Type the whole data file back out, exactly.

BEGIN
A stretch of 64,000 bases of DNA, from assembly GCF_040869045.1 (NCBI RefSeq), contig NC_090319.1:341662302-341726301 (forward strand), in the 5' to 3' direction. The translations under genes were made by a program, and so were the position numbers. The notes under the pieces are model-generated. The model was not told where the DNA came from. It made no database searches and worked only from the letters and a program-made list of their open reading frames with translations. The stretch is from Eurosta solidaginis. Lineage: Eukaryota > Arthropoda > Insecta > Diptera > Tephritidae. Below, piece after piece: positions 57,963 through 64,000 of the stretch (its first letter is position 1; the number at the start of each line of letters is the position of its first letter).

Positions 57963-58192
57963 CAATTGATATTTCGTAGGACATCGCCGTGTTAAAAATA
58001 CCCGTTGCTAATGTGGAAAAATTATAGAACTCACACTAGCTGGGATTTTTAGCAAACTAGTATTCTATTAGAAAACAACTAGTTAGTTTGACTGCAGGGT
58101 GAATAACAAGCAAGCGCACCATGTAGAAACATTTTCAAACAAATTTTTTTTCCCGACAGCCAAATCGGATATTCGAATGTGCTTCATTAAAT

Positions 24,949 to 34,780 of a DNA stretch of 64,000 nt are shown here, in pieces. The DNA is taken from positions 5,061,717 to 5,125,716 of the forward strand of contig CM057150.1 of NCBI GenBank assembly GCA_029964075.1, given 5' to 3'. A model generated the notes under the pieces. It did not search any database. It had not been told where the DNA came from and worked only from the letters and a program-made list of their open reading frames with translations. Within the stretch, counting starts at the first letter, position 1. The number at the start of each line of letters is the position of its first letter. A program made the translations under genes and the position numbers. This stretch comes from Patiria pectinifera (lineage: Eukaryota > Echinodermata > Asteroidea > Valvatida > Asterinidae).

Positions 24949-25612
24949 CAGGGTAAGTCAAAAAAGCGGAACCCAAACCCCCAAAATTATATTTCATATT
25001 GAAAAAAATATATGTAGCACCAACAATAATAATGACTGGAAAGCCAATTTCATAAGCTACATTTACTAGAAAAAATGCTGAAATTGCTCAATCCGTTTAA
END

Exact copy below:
A stretch of 64,000 bases of DNA, from assembly GCF_040869045.1 (NCBI RefSeq), contig NC_090319.1:341662302-341726301 (forward strand), in the 5' to 3' direction. The translations under genes were made by a program, and so were the position numbers. The notes under the pieces are model-generated. The model was not told where the DNA came from. It made no database searches and worked only from the letters and a program-made list of their open reading frames with translations. The stretch is from Eurosta solidaginis. Lineage: Eukaryota > Arthropoda > Insecta > Diptera > Tephritidae. Below, piece after piece: positions 57,963 through 64,000 of the stretch (its first letter is position 1; the number at the start of each line of letters is the position of its first letter).

Positions 57963-58192
57963 CAATTGATATTTCGTAGGACATCGCCGTGTTAAAAATA
58001 CCCGTTGCTAATGTGGAAAAATTATAGAACTCACACTAGCTGGGATTTTTAGCAAACTAGTATTCTATTAGAAAACAACTAGTTAGTTTGACTGCAGGGT
58101 GAATAACAAGCAAGCGCACCATGTAGAAACATTTTCAAACAAATTTTTTTTCCCGACAGCCAAATCGGATATTCGAATGTGCTTCATTAAAT

Positions 24,949 to 34,780 of a DNA stretch of 64,000 nt are shown here, in pieces. The DNA is taken from positions 5,061,717 to 5,125,716 of the forward strand of contig CM057150.1 of NCBI GenBank assembly GCA_029964075.1, given 5' to 3'. A model generated the notes under the pieces. It did not search any database. It had not been told where the DNA came from and worked only from the letters and a program-made list of their open reading frames with translations. Within the stretch, counting starts at the first letter, position 1. The number at the start of each line of letters is the position of its first letter. A program made the translations under genes and the position numbers. This stretch comes from Patiria pectinifera (lineage: Eukaryota > Echinodermata > Asteroidea > Valvatida > Asterinidae).

Positions 24949-25612
24949 CAGGGTAAGTCAAAAAAGCGGAACCCAAACCCCCAAAATTATATTTCATATT
25001 GAAAAAAATATATGTAGCACCAACAATAATAATGACTGGAAAGCCAATTTCATAAGCTACATTTACTAGAAAAAATGCTGAAATTGCTCAATCCGTTTAA